Mises’s Early Life
Ludwig von Mises (1881–1973) was born into an upper-class, assimilated, Jewish family in Lemberg, Galicia, Austro-Hungarian Empire (now Lviv, Ukraine).
Mises was raised in a polyglot atmosphere of high achievement. In addition to his native German, the boy spoke fluent Polish and French, could understand English and Ukrainian, and had a reading knowledge of Latin and ancient Greek. His younger brother, Richard von Mises, became a distinguished mathematician, probability theorist, and member of the Vienna Circle.
Mises’s great-great-grandfather was first ennobled, enabling his forebears to add “von” to the family name. His father, Arthur Edler von Mises, was a railroad magnate who helped finance the construction of railroads throughout the Empire. The Austrian crown recognized his achievements by endowing him with the designation “Edler” [“noble”]. His son’s full name was Ludwig Heinrich Edler von Mises.
Mises’s mother was the niece of a Liberal Party member of the Austrian Parliament.
In 1904, Mises matriculated at the University of Vienna. Although he was formally a student in the law faculty, he sought out the classes taught by the famous economists Eugen von Böhm-Bawerk and Friedrich von Wieser. It was by this means that—like his teachers before him (see the Glossary entry for “Austrian Economics”)—Mises fell in love with the writings of the founder of Austrian economics, Carl Menger.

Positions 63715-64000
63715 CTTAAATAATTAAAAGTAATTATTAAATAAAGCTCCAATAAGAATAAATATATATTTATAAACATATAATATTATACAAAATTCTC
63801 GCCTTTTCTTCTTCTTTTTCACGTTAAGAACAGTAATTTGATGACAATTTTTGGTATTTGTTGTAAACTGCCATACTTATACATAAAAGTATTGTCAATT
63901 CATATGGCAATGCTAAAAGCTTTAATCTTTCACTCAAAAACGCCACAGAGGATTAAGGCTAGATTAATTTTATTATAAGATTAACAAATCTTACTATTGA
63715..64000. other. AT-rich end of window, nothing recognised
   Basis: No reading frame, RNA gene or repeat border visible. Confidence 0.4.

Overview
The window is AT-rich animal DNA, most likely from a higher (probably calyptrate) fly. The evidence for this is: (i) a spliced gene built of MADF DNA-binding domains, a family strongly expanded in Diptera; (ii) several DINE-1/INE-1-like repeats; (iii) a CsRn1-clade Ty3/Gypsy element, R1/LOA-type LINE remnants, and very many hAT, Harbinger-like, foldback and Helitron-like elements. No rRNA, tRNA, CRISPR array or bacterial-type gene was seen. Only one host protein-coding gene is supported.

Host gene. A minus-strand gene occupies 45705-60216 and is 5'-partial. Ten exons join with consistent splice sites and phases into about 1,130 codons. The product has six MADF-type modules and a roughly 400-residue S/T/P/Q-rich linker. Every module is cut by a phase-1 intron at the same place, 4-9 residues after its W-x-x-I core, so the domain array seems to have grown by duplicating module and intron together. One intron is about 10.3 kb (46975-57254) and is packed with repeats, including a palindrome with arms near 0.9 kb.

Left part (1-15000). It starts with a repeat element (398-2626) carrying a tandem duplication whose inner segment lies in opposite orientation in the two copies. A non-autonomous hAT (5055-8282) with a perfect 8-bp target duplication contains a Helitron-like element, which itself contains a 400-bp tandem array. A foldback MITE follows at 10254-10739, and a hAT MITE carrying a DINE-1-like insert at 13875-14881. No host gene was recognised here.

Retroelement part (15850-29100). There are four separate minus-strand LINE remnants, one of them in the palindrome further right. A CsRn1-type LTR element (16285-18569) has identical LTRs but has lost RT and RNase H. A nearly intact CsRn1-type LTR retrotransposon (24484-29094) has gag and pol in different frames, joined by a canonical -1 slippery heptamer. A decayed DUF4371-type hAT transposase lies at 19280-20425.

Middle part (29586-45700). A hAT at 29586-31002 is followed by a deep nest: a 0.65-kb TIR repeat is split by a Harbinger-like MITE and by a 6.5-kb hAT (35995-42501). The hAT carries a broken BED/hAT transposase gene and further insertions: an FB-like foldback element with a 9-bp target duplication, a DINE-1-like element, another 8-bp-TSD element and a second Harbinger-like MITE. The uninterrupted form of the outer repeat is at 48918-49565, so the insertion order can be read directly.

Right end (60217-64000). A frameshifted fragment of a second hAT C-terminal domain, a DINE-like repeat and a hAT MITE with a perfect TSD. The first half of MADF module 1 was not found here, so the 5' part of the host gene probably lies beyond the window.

At this time, Mises also became acquainted with his economics classmates, Joseph A. Schumpeter and Friedrich A. Hayek, who (together with Mises himself) would eventually come to be known as the “second generation” of Austrian economists
In 1906, Mises received his J.D. degree.
After graduating, Mises worked briefly as a civil servant in the Austrian government’s Ministry of Finance before entering private practice with a Vienna law firm. In 1909, he got a job as an economic adviser with the Vienna Chamber of Commerce and Industry.
During World War I, Mises served on the eastern front as an officer with an artillery unit before being tapped by the War Department as an economic adviser. After the war, he was appointed Chief Economist with the Austrian Chamber of Commerce. From this perch, he also acted as an economic adviser to the fiercely patriotic and anti-Nazi Austrian Chancellor, Englebert Dollfuss.
In 1933, Adolf Hitler came to power next-door in Germany and the following year, 1934, a Nazi agent assassinated Dollfuss. That same year, with the handwriting of the coming Nazi takeover on the wall, Mises left Austria for Geneva, Switzerland, where he worked for several years as a professor at the Institut de Hautes Études Internationales [Graduate Institute of International Studies; now known simply as the Graduate Institute].
In 1940, with Europe in flames all around him, the 59-year-old Mises emigrated with his family to the United States. With aid from various funds and foundations, he was able to eke out an existence until he finally was able to obtain a position as an unsalaried Visiting Professor at New York University, where he taught from 1945 until his retirement in 1969. However, it was the private generosity of the many admirers of his work—especially that of the journalist and advertising executive, Lawrence Fertig—that helped make Mises’s life in exile supportable.